Best business books
Aleksandra Pszczoła
Aleksandra Pszczoła

3 business books that can overhaul your company culture

Books are wonderfully old-school in the era of ubiquitous screens, but the lessons they convey aren’t by any means outdated. Here at Bee Talents we are always hunting for people who not only read books, but can actually use them to learn and get better. We prize people who look to books for all kinds of inspiration – as a source of knowledge, as a place to seek a new vision, and even as a source of useful benchmarks. Books allow us to pick deeper into brains of the best in the business and engage with their ideas. An atmosphere conducive to personal growth is one of our much prized values, after all.

Out of the whole fray of books I ran through in 2018, a couple of business-related positions truly stand apart. What probably separates them, is how often we used them in actual office discussions, and how many times they popped up uninvited in different circumstances. This suggests to me, that there must be some staying power with what they are preaching. After some time, our trainers have used those titles to enhance their workshops, and we used insights derived from their pages to help our clients directly. On top of that, business books can be a bore. Three ones below were definitely not.

To the point – here are the books you simply need to read for your own good.

1. Powerful – Patty McCord

When in 2017 I saw on the authors LinkedIn profile that a new title is in the making, I knew that it will land on my reading list pretty soon. Seeing many lectures by Patty before, I expected more of what she is known for – meaningful, business-oriented approach to HR. McCord does not waste paper and does not mince words. Her school, after all, is one of honesty and direct communication with every employee.

Powerful takes you back to the early days of Netflix (where Patty was a Chief Talent Officer), when streaming was still in its infancy and the company was essentially selling DVDs. Patty’s lessons became very important in this period, where change was necessary to adjust to a constantly churning environment. Netflix started its climb towards an industry powerhouse by smart hiring choices that fit into an overarching culture that was more than empty slogans.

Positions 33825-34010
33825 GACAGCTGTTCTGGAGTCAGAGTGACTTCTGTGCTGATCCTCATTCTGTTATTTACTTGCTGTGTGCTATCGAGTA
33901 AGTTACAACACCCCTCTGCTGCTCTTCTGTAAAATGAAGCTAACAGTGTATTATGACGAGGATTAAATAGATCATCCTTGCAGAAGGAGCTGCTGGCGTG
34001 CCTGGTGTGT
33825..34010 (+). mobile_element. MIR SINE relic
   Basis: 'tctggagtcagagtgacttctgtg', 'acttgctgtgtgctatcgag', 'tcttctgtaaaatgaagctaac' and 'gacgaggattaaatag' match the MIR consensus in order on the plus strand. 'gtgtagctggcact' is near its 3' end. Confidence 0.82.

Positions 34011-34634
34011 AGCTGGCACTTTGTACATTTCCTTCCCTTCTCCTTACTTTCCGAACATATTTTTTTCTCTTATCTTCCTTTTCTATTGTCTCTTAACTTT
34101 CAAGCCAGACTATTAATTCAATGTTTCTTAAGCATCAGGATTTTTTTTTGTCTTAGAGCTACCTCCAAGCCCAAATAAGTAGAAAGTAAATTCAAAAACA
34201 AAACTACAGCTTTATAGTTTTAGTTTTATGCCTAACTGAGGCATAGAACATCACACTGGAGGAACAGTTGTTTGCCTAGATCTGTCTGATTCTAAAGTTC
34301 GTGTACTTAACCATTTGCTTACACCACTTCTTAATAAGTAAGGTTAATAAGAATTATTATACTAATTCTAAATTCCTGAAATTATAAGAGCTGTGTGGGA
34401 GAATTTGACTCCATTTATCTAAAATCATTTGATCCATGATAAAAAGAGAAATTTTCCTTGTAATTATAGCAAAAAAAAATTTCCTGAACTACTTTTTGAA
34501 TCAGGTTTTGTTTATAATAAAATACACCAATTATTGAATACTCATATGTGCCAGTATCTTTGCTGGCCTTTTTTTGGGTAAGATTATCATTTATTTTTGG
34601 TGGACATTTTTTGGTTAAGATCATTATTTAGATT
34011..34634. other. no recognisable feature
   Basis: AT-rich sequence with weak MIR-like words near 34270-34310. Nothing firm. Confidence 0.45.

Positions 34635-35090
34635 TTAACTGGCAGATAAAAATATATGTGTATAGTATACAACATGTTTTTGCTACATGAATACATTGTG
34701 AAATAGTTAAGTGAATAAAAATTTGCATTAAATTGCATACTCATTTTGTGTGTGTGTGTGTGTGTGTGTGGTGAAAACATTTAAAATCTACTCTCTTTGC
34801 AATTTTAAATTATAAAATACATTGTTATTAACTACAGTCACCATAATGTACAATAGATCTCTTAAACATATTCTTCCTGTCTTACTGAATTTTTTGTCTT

This is a great book of choice for leaders who want to build high-performance teams, that consist of people who love their job and prize having real responsibility without senseless bureaucracy. It is a short, but densely packed manual filled with challenging questions that there may not be a one-size-fits-all answer. Food for thought!

A thing to note – Polish version of the book will be available very soon! 🙂

My favorite quote:

“During the Q&A after my talk, one of the employees raised his hand and said, “I have a very important question to ask you: how do you feel about departmental kegerators* versus a company kegerator?” At the time, this company had swings and hammocks strewn around its offices. To this audience member I responded, “What kind of question is that? You know how business works, right?” He said, “I don’t understand what you’re asking.” And I told him, “Well, you make a service available to your customers and they give you money for it. That money pays for the costs of operating, and what’s left over is profit. That is the essence of business. It has nothing to do with kegerators. Companies don’t exist to make happy employees!”